Gökeyüp Pottery

The Kula and Salihli districts have a long history of ceramic production. The majority of the area's archaeological discoveries date to the Roman era, while there are also artifacts from the Hellenistic and prehistoric periods. Several of these discovered artifacts are made of clay. These artifacts indicate that the pottery methods in the region at the time were well developed.
One of the significant sites in Anatolia where pottery has been created for generations is Gökeyüp Village. More than 100 homes in Gökeyüp continue a centuries-old tradition of creating pottery. The continued usage of antiquated methods for creating pottery and humans is highly noteworthy.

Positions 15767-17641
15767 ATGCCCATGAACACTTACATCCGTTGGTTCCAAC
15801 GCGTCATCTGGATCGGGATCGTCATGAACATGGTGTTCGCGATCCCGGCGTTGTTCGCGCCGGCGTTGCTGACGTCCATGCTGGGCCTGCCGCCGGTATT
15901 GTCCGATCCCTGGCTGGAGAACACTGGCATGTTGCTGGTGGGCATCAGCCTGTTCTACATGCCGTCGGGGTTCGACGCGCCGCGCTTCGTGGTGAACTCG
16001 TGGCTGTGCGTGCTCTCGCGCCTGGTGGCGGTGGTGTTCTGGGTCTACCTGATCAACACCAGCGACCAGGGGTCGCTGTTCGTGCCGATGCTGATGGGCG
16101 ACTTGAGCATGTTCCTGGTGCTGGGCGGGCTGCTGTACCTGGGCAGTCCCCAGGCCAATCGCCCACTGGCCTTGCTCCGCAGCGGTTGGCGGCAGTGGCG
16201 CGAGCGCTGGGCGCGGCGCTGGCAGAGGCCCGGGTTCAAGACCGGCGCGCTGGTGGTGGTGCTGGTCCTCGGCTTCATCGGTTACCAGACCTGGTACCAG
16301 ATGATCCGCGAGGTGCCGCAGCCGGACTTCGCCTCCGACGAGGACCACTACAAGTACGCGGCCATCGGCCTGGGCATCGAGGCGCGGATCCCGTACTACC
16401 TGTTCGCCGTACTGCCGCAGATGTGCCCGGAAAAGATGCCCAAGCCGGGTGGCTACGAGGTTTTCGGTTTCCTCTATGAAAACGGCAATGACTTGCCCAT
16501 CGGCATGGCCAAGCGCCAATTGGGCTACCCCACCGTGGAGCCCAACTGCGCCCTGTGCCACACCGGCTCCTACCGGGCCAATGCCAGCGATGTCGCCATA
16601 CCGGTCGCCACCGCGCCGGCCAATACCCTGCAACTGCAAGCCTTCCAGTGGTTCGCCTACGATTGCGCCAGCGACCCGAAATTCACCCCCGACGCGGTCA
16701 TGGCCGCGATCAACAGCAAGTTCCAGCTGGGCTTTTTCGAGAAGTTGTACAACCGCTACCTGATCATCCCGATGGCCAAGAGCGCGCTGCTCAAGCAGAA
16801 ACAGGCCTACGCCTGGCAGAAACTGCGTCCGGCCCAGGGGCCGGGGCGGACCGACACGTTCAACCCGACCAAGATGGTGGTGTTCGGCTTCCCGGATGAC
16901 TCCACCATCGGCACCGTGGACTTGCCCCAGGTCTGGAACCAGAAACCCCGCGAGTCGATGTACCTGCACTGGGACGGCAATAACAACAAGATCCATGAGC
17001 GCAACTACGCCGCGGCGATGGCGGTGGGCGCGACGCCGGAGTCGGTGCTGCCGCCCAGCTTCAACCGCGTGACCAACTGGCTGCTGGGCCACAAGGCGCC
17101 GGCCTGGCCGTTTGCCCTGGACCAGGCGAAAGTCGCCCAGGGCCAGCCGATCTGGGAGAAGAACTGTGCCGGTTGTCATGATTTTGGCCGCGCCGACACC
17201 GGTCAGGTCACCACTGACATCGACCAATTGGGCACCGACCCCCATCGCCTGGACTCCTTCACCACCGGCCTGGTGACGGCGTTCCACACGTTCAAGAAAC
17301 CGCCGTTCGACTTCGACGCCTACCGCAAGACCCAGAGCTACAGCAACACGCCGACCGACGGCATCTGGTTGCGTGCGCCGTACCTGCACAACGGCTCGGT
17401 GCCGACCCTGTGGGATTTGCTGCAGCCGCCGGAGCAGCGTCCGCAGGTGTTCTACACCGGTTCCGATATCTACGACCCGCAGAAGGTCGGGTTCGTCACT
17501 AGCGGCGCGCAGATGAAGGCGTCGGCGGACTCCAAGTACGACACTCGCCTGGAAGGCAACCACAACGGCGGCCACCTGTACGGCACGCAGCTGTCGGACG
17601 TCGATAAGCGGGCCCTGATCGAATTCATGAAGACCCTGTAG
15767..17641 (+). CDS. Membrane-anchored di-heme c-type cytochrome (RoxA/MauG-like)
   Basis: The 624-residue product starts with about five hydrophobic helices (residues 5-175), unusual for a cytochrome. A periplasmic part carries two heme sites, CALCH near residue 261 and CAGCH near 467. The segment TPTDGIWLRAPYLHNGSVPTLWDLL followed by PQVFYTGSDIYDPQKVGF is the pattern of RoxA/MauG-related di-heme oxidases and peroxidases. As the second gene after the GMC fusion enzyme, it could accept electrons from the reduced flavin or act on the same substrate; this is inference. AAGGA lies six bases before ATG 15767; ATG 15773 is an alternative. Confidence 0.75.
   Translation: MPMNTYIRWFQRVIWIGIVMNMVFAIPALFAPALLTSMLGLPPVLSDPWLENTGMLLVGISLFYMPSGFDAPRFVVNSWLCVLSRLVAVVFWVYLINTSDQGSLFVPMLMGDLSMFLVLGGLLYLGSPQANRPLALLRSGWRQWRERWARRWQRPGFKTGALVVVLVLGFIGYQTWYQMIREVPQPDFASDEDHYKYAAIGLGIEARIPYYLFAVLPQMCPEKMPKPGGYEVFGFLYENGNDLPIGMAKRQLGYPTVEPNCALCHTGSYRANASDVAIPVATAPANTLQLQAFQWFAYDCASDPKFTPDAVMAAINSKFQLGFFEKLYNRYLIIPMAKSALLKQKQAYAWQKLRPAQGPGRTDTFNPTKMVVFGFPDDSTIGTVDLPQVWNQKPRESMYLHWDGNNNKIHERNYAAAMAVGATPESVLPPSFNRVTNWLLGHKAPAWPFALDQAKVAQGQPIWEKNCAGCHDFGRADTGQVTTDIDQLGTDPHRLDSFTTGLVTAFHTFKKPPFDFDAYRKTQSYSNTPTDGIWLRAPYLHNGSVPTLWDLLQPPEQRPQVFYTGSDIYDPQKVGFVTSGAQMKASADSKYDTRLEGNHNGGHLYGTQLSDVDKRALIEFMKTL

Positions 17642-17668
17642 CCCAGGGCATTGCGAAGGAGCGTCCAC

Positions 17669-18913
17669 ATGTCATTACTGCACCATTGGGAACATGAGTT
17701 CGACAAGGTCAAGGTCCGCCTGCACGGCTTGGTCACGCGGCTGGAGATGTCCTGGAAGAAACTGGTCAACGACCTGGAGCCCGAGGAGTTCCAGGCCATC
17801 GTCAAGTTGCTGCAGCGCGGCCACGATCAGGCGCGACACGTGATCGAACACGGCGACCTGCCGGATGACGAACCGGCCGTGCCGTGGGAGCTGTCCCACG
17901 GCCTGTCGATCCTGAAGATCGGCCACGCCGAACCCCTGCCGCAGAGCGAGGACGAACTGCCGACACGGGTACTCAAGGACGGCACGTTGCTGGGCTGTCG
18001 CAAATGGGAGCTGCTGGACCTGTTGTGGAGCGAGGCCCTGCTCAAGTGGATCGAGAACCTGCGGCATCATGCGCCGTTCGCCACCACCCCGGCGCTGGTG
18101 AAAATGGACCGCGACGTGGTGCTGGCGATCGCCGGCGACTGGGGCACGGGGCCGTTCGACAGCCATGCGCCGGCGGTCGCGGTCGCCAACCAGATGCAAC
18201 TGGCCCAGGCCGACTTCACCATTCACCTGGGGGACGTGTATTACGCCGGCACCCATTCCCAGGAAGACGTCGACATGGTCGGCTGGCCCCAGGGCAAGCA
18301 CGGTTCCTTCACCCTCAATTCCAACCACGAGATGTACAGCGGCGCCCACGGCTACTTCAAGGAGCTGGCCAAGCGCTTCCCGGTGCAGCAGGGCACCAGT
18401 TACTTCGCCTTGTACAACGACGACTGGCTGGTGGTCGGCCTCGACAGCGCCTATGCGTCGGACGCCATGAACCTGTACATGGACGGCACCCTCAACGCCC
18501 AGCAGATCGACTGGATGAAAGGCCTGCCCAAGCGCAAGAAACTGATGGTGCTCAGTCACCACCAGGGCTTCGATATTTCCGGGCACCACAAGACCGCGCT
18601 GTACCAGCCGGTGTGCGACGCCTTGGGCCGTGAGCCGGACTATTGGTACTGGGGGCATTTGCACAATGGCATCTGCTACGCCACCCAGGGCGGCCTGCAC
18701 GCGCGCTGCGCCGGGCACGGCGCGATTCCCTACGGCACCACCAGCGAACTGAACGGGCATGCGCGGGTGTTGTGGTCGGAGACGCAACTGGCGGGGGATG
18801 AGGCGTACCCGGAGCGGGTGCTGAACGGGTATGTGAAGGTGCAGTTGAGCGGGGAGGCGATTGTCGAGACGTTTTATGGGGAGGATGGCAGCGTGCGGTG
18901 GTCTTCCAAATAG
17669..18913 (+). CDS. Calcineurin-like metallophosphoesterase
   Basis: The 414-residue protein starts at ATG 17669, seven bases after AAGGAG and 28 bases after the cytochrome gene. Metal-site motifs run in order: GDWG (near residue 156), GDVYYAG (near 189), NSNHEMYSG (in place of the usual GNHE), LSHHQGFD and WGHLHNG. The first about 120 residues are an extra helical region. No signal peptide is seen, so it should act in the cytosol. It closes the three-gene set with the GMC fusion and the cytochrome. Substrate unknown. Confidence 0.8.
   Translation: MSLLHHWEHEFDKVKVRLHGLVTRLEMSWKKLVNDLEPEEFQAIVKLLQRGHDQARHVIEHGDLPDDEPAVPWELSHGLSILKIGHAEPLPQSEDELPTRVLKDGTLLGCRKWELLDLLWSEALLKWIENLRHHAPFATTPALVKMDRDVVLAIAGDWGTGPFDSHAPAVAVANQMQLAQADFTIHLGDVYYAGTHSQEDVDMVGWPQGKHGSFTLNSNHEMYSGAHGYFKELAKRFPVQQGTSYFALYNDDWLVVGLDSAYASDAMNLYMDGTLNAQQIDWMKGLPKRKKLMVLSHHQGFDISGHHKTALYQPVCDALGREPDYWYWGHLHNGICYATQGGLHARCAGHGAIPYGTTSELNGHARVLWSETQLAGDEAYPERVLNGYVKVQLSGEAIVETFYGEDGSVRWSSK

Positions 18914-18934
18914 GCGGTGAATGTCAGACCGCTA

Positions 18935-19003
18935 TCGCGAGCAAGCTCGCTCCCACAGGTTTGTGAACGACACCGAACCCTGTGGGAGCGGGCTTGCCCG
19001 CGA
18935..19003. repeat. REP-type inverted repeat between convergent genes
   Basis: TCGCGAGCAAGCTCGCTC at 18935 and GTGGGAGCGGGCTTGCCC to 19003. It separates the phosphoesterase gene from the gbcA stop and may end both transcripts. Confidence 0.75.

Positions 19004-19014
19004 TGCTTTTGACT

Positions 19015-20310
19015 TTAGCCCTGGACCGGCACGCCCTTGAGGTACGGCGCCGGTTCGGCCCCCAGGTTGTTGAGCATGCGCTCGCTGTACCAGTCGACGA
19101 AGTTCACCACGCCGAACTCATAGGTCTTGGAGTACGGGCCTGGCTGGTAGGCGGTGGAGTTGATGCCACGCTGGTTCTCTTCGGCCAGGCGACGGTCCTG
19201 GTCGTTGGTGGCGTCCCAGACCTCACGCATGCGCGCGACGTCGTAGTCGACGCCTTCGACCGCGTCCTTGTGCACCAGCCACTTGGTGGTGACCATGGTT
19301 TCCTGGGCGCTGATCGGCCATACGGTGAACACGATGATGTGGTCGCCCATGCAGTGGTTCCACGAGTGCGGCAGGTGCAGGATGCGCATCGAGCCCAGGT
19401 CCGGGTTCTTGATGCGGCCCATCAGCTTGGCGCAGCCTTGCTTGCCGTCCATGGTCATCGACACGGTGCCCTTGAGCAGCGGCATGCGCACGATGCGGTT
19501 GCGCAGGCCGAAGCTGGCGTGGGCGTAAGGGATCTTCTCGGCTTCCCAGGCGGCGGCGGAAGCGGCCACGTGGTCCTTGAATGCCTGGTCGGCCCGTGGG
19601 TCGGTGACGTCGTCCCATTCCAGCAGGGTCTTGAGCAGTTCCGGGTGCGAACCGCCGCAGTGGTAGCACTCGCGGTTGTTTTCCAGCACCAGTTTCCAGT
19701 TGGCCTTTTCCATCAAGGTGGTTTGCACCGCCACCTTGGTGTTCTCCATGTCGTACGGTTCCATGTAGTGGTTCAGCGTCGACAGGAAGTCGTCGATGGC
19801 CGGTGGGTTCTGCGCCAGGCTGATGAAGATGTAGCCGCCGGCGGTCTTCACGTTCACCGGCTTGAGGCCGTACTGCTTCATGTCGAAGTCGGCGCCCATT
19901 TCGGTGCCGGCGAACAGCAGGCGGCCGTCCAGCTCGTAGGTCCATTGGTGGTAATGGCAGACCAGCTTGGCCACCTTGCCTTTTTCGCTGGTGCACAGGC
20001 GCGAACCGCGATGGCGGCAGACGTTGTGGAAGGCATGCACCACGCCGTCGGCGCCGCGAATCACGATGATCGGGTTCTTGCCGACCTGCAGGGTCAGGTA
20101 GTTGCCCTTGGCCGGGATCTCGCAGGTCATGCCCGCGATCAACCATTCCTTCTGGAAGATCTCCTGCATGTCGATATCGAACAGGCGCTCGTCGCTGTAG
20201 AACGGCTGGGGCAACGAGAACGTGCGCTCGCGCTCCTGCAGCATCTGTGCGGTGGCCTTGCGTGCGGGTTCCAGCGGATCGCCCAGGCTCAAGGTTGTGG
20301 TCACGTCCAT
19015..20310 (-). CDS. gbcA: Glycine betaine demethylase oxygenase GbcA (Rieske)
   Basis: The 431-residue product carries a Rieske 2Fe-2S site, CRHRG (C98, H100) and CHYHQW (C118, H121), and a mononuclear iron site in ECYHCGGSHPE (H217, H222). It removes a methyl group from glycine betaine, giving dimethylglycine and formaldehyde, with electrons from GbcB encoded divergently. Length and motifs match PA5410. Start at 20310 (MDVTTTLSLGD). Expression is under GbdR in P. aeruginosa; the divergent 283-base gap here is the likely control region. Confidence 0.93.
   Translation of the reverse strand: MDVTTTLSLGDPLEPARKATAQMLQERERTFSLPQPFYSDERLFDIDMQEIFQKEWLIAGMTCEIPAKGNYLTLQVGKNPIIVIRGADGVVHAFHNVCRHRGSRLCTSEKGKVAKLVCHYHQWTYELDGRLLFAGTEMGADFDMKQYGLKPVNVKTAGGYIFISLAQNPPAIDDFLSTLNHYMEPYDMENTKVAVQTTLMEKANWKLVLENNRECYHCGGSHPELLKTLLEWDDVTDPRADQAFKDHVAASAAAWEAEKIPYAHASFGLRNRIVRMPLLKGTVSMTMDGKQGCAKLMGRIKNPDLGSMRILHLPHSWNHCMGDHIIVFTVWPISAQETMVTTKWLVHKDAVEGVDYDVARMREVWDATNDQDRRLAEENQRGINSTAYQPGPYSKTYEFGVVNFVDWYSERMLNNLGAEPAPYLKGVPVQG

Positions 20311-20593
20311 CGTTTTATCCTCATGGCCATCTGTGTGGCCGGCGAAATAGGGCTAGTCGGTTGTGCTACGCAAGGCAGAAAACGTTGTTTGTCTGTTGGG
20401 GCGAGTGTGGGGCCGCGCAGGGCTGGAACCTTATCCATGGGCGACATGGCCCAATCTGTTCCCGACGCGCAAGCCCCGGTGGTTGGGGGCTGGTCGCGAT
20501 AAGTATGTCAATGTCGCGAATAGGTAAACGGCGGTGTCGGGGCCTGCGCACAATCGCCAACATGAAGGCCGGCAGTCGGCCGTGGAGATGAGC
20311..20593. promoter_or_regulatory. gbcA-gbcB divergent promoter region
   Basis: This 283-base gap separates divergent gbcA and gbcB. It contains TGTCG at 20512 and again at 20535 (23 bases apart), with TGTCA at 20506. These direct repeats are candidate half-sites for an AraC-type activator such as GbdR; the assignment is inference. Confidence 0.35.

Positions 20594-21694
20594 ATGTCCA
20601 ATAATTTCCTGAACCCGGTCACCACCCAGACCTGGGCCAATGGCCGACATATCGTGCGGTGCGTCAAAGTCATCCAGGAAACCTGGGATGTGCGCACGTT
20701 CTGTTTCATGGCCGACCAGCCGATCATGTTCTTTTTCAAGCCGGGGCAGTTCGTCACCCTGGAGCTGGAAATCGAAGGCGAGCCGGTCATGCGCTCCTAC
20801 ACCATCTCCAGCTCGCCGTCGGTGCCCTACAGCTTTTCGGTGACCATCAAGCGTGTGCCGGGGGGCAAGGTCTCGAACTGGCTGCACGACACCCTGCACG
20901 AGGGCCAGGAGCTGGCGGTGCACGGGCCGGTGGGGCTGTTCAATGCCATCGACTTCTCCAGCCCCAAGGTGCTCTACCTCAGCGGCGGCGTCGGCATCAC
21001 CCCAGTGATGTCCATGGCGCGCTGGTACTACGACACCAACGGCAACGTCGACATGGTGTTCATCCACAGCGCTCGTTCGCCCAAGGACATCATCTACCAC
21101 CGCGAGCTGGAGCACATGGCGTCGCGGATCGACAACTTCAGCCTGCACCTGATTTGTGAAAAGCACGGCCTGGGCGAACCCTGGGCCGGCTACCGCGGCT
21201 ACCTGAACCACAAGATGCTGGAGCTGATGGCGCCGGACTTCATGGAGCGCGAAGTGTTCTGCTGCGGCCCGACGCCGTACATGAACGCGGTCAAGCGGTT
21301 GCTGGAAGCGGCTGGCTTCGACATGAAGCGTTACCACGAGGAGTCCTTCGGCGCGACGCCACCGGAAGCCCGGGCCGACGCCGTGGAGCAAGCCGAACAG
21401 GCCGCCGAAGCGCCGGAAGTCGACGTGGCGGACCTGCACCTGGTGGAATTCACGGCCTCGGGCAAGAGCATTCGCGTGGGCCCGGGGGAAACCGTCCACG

The fact that traditional methods of manufacturing pottery are still used in Gökeyüp Village and that people still use their hands to create pottery is highly significant. Clayed soil and mica schist are used in Gökeyüp Village to create pottery. First, the mica-schist is broken up with a knob to create powder, and only then is it combined with clayey soil. After that, mud is created from the combined components. A traditional wood fire is used to burn the wet pottery after it has been formed from mud using traditional methods on hand spun potter’s wheels. Clayed soil is referred to as "gummy soil" and mica schist is referred to as "Mengele" in the village.

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